European Herring Gull with GPS logger Green M.AMH – 20140503

Images of male European Herring Gull Larus argentatus argenteus Green M.AMH, fitted since last year with a GPS logger for research purposes.

All photos were taken on 3 May 2014 in the breeding colony on the isle of Texel in the north of the Netherlands.

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Green M.AMH hovering over its marked nest:

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Green M.AMH performing the landing call while approaching the nest:

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For more information about the project, visit the article Foraging opportunities for Herring Gulls from Texel throughout the annual cycle. To see the most recent GPS track on the site for Green M.AMH, filter the map on Logger 6016 (yellow track).

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3 thoughts on “European Herring Gull with GPS logger Green M.AMH – 20140503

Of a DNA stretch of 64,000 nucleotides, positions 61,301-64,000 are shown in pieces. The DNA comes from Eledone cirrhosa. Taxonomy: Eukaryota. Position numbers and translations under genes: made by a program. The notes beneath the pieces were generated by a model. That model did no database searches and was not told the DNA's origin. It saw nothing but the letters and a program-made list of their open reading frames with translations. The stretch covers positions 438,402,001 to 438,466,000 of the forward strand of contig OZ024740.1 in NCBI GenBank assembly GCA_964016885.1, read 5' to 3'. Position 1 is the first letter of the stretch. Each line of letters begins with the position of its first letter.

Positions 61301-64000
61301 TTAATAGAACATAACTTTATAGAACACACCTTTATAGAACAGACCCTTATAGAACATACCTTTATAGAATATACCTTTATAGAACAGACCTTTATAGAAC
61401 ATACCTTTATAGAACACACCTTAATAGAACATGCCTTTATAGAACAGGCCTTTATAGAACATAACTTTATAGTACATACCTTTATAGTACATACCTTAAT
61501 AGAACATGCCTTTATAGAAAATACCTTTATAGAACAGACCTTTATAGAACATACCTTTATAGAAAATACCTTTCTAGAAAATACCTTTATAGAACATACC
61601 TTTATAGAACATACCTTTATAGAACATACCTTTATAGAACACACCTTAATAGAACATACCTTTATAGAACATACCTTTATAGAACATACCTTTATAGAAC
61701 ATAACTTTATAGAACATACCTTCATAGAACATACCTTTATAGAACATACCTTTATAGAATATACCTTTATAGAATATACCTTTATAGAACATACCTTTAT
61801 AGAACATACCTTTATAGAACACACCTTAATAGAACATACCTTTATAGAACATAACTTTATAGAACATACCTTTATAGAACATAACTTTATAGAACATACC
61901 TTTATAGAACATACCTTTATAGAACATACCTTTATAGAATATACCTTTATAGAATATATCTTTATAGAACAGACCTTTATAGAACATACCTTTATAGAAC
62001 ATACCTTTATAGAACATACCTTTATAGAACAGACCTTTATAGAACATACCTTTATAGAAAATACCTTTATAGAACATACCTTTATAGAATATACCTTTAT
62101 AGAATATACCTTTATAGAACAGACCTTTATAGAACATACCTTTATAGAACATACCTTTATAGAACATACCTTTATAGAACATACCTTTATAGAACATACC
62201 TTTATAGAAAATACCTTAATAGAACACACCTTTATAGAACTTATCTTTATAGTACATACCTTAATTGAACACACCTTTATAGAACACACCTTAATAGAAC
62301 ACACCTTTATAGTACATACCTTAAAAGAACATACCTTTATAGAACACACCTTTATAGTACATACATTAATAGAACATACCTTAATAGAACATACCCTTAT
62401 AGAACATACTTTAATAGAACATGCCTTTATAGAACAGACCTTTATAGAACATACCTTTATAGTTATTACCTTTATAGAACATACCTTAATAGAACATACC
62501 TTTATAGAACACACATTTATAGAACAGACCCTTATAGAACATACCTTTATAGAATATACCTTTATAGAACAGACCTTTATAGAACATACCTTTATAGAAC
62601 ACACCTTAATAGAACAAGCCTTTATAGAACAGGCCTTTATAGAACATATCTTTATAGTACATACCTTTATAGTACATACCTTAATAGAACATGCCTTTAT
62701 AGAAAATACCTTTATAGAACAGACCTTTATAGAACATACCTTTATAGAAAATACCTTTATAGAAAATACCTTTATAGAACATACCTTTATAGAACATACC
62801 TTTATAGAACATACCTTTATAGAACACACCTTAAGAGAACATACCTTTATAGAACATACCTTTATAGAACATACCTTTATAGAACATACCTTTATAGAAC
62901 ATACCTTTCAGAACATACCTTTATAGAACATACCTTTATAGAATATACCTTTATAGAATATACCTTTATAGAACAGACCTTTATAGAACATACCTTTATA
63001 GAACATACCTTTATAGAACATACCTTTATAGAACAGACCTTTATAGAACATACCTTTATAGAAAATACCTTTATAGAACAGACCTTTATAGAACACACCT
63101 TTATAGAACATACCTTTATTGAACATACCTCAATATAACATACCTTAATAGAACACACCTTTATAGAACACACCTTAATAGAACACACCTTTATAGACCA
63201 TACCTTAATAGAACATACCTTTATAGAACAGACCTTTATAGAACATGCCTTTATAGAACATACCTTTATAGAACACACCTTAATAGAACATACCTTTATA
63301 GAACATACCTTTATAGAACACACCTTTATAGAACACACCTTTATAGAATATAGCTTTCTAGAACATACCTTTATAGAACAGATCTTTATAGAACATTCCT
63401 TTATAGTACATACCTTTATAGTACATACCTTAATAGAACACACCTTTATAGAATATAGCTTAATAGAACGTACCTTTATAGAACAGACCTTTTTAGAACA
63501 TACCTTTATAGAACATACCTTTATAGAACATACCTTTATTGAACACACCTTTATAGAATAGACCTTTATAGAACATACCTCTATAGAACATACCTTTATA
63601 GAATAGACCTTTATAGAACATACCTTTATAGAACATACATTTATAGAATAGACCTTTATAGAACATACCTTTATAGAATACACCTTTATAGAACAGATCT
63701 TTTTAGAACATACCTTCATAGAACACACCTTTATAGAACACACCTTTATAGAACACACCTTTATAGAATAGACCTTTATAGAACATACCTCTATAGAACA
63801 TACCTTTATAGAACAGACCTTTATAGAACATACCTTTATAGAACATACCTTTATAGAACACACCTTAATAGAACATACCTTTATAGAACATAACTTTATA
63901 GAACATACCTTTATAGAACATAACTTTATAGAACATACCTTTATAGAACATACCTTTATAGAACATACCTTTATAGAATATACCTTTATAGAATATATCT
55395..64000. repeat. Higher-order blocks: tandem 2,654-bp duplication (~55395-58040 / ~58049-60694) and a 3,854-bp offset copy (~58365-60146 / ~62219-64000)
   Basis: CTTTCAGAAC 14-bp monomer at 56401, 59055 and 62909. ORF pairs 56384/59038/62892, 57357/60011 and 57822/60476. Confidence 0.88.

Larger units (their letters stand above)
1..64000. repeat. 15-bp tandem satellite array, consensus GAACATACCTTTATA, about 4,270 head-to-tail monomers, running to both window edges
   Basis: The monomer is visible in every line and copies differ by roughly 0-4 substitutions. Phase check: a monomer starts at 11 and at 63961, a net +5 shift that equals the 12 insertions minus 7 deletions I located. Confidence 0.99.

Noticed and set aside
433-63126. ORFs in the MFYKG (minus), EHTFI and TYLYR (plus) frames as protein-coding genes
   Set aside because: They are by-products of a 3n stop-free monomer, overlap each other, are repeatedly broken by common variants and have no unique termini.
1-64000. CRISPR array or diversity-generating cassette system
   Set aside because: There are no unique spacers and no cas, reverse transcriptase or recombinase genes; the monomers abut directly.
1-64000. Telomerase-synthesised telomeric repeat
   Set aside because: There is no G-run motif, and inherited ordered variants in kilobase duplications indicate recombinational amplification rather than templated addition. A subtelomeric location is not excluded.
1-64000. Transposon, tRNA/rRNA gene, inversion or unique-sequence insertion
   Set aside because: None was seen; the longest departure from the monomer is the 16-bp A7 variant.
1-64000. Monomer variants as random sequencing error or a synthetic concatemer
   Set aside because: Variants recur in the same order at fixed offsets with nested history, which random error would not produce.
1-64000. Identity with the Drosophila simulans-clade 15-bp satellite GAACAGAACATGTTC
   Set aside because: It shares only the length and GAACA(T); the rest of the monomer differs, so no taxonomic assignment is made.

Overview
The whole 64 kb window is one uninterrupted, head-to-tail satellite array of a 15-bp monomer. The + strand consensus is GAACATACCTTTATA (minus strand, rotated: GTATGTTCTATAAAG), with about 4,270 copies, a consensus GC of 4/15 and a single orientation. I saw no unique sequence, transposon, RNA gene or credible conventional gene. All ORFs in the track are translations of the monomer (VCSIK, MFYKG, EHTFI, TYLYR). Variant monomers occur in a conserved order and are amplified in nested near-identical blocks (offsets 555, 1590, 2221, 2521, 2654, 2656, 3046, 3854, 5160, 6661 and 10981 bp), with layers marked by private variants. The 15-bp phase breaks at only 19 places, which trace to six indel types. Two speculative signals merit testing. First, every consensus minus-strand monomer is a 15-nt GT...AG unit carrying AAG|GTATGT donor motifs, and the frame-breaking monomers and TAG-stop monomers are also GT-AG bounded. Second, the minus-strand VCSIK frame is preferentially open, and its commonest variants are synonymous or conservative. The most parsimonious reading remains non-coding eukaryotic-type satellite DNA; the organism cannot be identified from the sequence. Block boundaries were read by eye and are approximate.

1. Looking at those map traces, those gulls do seem to have specific individual habits. Green M.AMH seems to like flying up and down the coast. If I’m interpreting that correctly.

    Do they eventually need to catch the gulls again to retrieve the GPS trackers, or are they designed to drop off after a certain period of time? I think you once said that they were attached to a harness?

    • That’s correct Phil, one of the things that came out of this research project is the very specific feeding habits and feeding locations that these gulls have. Incidentally, they will alter their diet as soon as they have young (a switch to nutritious sea food) and change it back again once they have raised their young.

      The logger is indeed fitted with a harness and has to be removed by catching the bird. This is done during the early part of the breeding season when they are incubating. They are caught by placing a walk-in cage over the nest.

      Incidentally, it’s the same project as the one for the Lesser Black-backed Gulls described in this thesis: https://gullstothehorizon.wordpress.com/2013/06/17/a-must-read-thesis-on-the-breeding-and-foraging-behavior-of-dutch-large-gulls/.

      • I did once read somewhere that gulls will change their diet when feeding their chicks – that they catch more fish and will try to avoid feeding garbage to the youngsters, for example. I’m not sure if the info came from this study or not.

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